Growing Table Grapes in a Temperate Climate – Michigan State University Extension

Table grapes have become a very popular fruit in the United States. Annual per capita consumption of table grapes in the United States has quadrupled over the past quarter century. It now exceeds 7 pounds per person, and grapes rank fourth after bananas, apples and oranges. Improved storage technology and extensive winter importation now make table grapes available year round.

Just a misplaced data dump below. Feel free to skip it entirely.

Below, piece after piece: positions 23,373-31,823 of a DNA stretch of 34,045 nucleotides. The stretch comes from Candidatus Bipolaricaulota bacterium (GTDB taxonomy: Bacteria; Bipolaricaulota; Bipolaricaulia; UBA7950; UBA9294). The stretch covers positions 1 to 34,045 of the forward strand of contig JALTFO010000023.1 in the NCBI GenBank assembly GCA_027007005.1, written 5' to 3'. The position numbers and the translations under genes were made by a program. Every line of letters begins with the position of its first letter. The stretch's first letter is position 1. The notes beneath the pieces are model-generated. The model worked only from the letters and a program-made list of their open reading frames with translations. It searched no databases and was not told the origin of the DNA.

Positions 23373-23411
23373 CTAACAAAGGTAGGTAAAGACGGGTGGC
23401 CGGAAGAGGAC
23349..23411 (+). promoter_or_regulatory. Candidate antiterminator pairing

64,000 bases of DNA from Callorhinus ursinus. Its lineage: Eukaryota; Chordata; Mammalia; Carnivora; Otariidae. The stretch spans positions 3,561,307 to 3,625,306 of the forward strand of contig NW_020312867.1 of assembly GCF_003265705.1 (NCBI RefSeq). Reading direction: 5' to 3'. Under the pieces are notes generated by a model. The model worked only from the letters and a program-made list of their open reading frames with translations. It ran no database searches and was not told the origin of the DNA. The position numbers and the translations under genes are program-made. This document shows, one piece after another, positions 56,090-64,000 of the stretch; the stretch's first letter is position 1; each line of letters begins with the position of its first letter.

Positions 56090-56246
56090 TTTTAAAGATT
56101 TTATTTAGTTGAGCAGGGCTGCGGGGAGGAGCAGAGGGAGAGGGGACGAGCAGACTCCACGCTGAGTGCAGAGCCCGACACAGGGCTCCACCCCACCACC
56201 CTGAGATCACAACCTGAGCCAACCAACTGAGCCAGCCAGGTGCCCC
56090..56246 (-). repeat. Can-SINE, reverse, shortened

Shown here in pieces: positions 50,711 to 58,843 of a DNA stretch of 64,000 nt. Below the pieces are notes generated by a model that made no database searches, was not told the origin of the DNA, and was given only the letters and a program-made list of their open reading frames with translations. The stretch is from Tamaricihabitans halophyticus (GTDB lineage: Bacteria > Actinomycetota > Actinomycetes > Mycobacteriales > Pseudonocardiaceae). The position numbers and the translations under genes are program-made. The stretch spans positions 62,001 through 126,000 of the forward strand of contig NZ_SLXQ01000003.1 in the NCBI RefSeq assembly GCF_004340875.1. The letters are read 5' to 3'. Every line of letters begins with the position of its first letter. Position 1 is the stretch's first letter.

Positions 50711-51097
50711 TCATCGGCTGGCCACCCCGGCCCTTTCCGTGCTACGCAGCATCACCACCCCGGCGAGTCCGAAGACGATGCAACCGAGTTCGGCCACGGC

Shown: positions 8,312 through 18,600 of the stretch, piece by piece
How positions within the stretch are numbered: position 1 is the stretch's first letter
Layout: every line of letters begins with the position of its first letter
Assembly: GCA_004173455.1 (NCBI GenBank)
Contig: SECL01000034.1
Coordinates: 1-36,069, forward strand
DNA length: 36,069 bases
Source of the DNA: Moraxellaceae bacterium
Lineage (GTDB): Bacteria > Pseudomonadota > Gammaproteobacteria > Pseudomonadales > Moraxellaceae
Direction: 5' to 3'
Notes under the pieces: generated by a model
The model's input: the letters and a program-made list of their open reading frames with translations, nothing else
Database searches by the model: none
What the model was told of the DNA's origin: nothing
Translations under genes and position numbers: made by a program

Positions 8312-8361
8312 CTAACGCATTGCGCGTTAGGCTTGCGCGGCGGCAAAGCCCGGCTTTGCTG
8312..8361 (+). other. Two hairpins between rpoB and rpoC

Though the major U.S. table grape production regions are in warm climates such as the San Joaquin Valley of California, many areas with temperate climates have potential for exciting and profitable production of flavorful table grapes. Temperate climates are those that may have a warm growing season but have other temperature-related characteristics that challenge grape production. These may include frost-free growing seasons of 165 days or less, winter minimum temperatures of -5ºF or lower, and growing season heat accumulations of 3,000 growing degree-days or less (base 50ºF). Breeding programs have developed table grape varieties well suited to temperate climates. With the proper varieties and good management, it is possible to grow flavorful, high quality table grapes. This publication guides growers to that goal and complements several other publications in this series: Vineyard Establishment (Zabadal, 1997; Zabadal and Andresen, 1997), Table Grape Varieties for Michigan (Zabadal et al., 1997) and Pest Control in Small Vineyards (Zabadal, 1999). Sources of these publications are listed in Appendix A.

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